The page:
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What You Should Know About Common Law Marriage

What You Should Know About Common Law Marriage

November 30
00:00 -0001

What You Should Know About Common Law Marriage

A common law marriage is the legal process in which two individuals partake as an alternative to a traditional marriage, which is validated by marriage certificates and marriage licenses. In states where common law marriage is recognized, couples can enjoy the benefits of marriage without participating in a traditional marriage – and wedding – ceremonies.


States that Recognize Common Law Marriage
Common law marriages are not recognized on a national level; certain states recognize common law marriage, while others recognize specific circumstances of common law marriage. The following states recognize common law marriage: 
•    Alabama
•    Colorado
•    Washington DC
•    Iowa
•    Kansas
•    Montana
•    Oklahoma
•    Rhode Island
•    South Carolina
•    Texas
•    Utah
In the event that a common law marriage was filed at a specific date in time, the following common law marriages are recognized:
•    In the event that common law marriage was filed before January 1st, 1997 in Georgia, the common law marriage is recognized
•    In the event that common law marriage was filed prior to January 1st, 1996 in Idaho, the common law marriage is recognized
•    In the event that common law marriage was filed for inheritance purposes in New Hampshire, the common law marriage is recognized
•    In the event that common law marriage was filed prior to October 10th, 1991 in Ohio, the common law marriage is recognized
•    In the event that common law marriage was filed before January 1st, 2005 in Pennsylvania, the common law marriage is recognized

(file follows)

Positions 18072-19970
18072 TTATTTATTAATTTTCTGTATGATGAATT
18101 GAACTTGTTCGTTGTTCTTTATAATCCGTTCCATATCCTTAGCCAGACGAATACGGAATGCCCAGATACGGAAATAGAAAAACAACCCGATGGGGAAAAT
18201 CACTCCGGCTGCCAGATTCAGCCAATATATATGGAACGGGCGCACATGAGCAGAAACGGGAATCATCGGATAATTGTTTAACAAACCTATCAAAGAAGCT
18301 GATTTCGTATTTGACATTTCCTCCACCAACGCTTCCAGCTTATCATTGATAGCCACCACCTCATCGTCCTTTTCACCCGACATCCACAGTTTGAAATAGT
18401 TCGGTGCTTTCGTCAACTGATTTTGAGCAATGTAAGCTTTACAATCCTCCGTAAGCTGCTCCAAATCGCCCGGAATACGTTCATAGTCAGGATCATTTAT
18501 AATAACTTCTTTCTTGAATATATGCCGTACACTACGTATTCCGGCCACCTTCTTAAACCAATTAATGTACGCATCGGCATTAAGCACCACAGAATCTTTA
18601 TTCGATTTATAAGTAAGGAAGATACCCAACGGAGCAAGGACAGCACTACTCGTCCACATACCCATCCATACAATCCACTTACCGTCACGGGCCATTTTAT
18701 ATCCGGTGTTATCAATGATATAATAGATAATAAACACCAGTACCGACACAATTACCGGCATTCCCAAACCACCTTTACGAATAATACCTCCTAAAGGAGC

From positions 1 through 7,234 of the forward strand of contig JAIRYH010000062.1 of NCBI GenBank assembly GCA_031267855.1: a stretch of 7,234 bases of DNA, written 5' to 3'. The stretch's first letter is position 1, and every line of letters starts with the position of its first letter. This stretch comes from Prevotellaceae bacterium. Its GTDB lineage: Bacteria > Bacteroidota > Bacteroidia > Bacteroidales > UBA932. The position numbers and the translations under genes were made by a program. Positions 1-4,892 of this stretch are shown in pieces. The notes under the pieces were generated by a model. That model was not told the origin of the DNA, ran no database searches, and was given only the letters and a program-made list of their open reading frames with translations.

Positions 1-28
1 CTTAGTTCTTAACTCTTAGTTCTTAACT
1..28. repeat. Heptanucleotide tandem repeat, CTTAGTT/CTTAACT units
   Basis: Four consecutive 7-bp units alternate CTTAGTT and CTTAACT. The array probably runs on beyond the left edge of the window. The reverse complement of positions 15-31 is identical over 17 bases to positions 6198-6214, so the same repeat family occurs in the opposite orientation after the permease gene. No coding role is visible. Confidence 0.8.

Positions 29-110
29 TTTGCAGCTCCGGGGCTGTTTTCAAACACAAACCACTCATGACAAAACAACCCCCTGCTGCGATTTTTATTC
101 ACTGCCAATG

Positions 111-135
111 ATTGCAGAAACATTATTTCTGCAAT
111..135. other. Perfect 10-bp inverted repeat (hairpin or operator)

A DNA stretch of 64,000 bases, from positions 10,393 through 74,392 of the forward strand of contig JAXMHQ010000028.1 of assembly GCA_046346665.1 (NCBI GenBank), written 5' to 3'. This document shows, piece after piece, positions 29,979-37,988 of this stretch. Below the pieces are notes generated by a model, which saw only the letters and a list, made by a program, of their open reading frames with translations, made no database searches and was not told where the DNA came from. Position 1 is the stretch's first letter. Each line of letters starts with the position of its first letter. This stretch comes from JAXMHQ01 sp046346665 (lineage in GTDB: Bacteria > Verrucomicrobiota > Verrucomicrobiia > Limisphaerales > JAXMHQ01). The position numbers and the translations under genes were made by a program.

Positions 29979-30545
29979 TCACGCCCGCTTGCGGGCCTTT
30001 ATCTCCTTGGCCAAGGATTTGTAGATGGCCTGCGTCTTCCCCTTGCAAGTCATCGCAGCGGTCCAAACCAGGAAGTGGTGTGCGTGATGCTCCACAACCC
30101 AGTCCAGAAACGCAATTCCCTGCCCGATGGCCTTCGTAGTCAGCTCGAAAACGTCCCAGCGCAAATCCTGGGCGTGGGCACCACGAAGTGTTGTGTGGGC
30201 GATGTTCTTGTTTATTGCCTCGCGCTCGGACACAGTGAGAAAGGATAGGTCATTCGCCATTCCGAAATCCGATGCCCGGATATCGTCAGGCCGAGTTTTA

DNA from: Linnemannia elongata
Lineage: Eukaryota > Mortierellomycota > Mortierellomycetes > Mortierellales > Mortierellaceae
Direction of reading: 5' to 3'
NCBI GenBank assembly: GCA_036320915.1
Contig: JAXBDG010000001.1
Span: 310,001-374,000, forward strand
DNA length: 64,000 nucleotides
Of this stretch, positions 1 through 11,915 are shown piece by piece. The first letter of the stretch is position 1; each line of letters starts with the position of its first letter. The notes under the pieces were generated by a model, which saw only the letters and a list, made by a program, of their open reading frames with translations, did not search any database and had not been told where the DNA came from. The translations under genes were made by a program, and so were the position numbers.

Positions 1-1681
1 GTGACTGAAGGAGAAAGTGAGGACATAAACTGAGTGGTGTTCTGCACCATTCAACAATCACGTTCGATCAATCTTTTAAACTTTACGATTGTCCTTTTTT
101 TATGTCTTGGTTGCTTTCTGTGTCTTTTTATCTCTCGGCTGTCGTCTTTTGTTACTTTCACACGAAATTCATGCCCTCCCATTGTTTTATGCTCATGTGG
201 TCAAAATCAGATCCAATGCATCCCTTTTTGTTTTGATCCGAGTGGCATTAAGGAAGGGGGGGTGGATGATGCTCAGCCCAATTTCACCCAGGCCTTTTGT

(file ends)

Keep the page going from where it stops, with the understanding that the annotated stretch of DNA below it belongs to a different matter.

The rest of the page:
However, mention should be made that even in a case where a common law marriage is recognized by a specific state, that recognition does not carry over to other states that do not recognize common law marriages.
How to File for Common Law Marriage

Common law marriage can only be filed with the expressed purpose of maintaining a valid, longstanding, and salient union; due to potential marriage fraud, the following elements must be satisfied in the filing for common law marriage:
•    The couple in question must share habitation and/or residence; mail, bills, and expenses must be sent from – and received – at a single, shared address
•    The couple in question must share a hope that the union is a long-lasting one; common law marriages are neither temporary, nor can be used for temporary means
•    Although there exist common misconceptions regarding common law marriages, there exists no standard duration of time in which couples must live together; however, the only stipulation listed expresses the period of cohabitation be a ‘substantial period of time’
•    The couple in question must act in accordance to standards held by a traditionally-married couple; the couple undergoing common law marriage must publicize their existence as a union
Legal Recourse for Common Law Marriage

Due to the faith and credit stipulation regarding marriage listed in the Constitution of the United States, many states do not recognize common law marriages due to the lack of legal certification and licensing; an attorney specializing in marriage law or common law can provide assistance for couples exploring common law marriage.
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